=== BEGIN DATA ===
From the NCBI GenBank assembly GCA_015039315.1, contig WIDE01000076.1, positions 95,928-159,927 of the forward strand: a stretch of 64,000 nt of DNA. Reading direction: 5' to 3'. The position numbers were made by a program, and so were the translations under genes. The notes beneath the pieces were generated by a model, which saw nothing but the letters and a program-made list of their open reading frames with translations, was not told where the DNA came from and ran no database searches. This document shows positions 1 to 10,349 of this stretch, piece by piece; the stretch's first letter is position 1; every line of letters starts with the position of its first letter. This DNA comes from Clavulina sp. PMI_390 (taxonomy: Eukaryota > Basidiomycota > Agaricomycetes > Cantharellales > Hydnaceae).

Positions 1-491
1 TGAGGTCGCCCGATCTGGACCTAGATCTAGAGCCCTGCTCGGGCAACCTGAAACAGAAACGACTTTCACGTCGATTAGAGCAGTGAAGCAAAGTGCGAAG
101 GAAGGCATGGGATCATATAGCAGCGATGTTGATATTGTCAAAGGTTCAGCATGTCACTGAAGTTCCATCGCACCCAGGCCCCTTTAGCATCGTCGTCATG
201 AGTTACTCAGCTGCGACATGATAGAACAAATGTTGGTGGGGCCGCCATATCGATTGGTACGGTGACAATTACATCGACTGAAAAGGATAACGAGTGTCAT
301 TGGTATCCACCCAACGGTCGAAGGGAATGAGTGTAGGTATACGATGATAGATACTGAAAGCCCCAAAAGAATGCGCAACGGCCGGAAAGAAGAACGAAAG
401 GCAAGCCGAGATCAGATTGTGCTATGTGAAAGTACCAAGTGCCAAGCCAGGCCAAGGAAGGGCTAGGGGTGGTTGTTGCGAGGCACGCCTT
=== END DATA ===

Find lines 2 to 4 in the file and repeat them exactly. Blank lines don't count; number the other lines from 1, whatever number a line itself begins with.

Positions 1-491
1 TGAGGTCGCCCGATCTGGACCTAGATCTAGAGCCCTGCTCGGGCAACCTGAAACAGAAACGACTTTCACGTCGATTAGAGCAGTGAAGCAAAGTGCGAAG
101 GAAGGCATGGGATCATATAGCAGCGATGTTGATATTGTCAAAGGTTCAGCATGTCACTGAAGTTCCATCGCACCCAGGCCCCTTTAGCATCGTCGTCATG